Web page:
The lock clicks open, he pulls the fence, and we are in the tunnel. BiP is comfortable here — he says he comes to this place often. It is a private space for him, a space where he can experiment. Tonight’s piece certainly has a darker feel than what he has done around Yale. The whole structure seems ripe for demolition.
“I only paint on either run-down surfaces that aren’t being taken care of, or surfaces that I know can cheaply be cleaned,” BiP told me earlier. “If I really feel the need to do something on a valuable surface, I’ll usually do it in a medium like wheat paste or spray chalk that doesn’t permanently damage the surface. That’s just me personally, where my code of ethics lies as an artist, but when I see other graffiti artists do it, I don’t have a problem with it.”
The Native American on Skull and Bones was wheat paste and paper. Most of his other pieces around Yale have been spray paint and stencils. Tonight’s piece is both wheat paste and paint.
“Wheat paste is a lot less time-consuming than stencils, but I like stencils better,” he explains. “Honestly, I see them as different tools in the spectrum of the medium. Sometimes I freehand. Whatever has to be done, based on the wall.”
BiP starts by using a roller to apply the wheat paste to the wall in broad, thorough strokes. Next he picks up the paper image and carefully sticks it to the wall, smoothing the individual sheets of paper and the edges. Then he picks up a can of green paint.
As he shakes it, the telltale rattle is jarring in the tunnel, already filled with the sound of rushing water. The scene before me of this serious young man using a rebellious medium to create a work of art in this desolate place is curiously incongruous.
In part, it’s this conception of graffiti and street art that BiP says he wants to address with his work and his relationship with the people who see it.
A few months ago, he silk-screened several t-shirts and mailed them to members of the Yale community. They were his followers on Twitter, he explains, and their Twitter handles made them easily identifiable.
“When most people see graffiti, the thought of doing something like that is so far from their lifestyle that it’s hard for them to imagine a real human doing it,” he mused. “They either imagine it magically appearing there or they imagine some sort of caricature of inner city youth. So the shirts were kind of a way of humanizing myself.”
BiP lifts the can of green paint to the wall and, using the stencil, which is riddled with oddly shaped holes, he brings color to the black and white boy. Using green, blue, yellow and pink, he creates an explosion of spray paint brain matter coming out of the boy’s head.
As he paints, he is a man transformed. Any doubts about his identity are laid to rest: this is clearly his natural element. I stay quiet while he paints because I feel like I am intruding.
It is 1:30 a.m. and we have been in the tunnel for almost two hours when he steps back and says the piece is finished. I have already requested permission to use my phone to tell the editors I am alive. BiP looks at the piece with a critical eye.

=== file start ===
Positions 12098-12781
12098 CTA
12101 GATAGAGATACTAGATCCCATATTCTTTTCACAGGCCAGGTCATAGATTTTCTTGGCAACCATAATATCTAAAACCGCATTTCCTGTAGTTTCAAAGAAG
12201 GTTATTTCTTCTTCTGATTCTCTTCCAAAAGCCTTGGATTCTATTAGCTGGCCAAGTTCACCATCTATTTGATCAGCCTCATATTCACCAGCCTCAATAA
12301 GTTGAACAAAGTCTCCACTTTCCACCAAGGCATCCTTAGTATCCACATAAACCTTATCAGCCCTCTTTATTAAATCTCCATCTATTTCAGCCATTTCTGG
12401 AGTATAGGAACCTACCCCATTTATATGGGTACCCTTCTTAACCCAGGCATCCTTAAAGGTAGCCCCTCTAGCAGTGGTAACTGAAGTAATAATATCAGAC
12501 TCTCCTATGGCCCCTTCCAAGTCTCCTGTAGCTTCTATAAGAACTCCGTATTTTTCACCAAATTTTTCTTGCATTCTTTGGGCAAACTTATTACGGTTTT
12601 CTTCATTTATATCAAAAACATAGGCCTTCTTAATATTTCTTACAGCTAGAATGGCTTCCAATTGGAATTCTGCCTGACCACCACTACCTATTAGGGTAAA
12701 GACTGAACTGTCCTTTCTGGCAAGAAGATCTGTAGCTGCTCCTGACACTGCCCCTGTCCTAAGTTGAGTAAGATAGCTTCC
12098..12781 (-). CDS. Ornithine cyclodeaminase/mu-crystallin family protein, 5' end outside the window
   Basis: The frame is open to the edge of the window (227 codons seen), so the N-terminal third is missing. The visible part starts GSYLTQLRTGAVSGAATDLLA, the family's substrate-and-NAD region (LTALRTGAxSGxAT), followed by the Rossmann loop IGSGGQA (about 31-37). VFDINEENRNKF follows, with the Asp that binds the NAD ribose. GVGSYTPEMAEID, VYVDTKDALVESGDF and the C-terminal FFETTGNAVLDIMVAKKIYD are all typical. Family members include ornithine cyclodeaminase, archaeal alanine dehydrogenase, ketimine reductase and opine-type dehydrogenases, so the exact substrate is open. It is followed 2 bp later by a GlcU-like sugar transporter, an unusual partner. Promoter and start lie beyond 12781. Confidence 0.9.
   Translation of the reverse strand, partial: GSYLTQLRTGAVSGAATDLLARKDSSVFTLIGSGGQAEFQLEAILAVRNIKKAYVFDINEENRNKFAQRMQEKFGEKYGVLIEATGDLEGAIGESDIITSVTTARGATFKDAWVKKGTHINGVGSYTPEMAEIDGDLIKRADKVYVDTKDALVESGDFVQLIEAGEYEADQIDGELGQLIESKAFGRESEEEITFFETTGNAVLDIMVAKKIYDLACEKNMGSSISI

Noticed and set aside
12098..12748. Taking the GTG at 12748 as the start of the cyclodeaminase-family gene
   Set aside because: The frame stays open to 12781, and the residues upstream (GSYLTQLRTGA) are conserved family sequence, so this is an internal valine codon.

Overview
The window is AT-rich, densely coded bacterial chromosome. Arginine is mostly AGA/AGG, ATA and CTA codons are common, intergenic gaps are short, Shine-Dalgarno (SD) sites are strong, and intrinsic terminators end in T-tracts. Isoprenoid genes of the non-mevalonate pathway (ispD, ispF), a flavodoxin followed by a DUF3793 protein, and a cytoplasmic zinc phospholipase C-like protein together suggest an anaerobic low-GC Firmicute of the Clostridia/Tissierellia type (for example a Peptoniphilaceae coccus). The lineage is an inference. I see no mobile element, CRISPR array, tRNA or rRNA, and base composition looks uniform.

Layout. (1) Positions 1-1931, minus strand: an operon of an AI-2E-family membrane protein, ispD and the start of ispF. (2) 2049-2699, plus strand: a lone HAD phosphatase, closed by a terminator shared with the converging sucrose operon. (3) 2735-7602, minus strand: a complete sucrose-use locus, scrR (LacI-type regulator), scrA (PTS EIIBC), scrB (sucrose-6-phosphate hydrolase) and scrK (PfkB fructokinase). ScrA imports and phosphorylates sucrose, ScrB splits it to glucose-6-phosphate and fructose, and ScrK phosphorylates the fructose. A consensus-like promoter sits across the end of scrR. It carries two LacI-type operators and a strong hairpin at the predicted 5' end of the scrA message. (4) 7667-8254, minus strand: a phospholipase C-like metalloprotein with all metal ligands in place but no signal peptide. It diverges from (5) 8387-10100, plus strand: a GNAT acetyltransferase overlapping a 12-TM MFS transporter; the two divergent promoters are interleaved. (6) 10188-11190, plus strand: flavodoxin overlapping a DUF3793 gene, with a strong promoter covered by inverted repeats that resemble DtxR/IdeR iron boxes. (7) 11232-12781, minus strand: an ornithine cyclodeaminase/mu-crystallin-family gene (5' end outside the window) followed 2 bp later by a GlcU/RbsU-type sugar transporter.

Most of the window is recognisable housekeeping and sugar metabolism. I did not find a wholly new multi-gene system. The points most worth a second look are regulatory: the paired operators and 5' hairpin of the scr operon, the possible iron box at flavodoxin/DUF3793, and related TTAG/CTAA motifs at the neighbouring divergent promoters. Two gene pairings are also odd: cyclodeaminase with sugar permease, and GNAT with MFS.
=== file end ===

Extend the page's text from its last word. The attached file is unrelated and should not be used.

“You have a specific dream and vision for each piece, and what you do almost always falls short of that, but with enough practice and preparation you can just barely fall short,” he says.
The finished piece is finally disturbingly visible when BiP illuminates it with the flash from his camera. The black and white boy, anguished and explosive, has blown his vividly colored brains all over the dirty wall. He will continue to do so until another artist paints over him or the tunnel is demolished.
Before we leave, he shows me a piece on the wall of a yellow space helmet, signed “Kid.” Kid paints all around the Northeast, he says, and it gives him a feeling of kinship to know that he was also in this tunnel, using the same walls as a canvas.
With those words, we slosh out of the tunnel back into the rain. This time, BiP leaves the fence unlocked. When we make it back up to the street, he doesn’t linger. Neils will send me the pictures we took with his camera, and he looks forward to the article. With that, he is gone.
BiP tells a story of a time he was painting in New York and a cop showed up. He was thrown to the ground and handcuffed. Then, he says, the cop paused to look at the painting, an outline of a little boy with a paintbrush. There was silence for two minutes, an excruciating eternity as BiP lay on the ground. Then without warning, the cop took the handcuffs off and helped him up. All right, here’s the deal, the officer said. I didn’t see you paint this and never come back.
“I think he connected with the piece…at least that’s what I arrogantly hope to think,” BiP says. “That’s breaking down the system, when you get to the point that a cop is on your side. It suggests that our collective visual aesthetics are slowly changing.”
There will always be those who disagree — the University that has to have a handyman repaint a door, the secret society that has to hire a power washer to eradicate all traces of a paper Geronimo. And then there will be those who look for new pieces as they take their usual walks to class, hoping for the next chapter in the ongoing dialogue, alongside people around New Haven and beyond.
Kimbery Chow graduated in 2009. She was an editor for the News.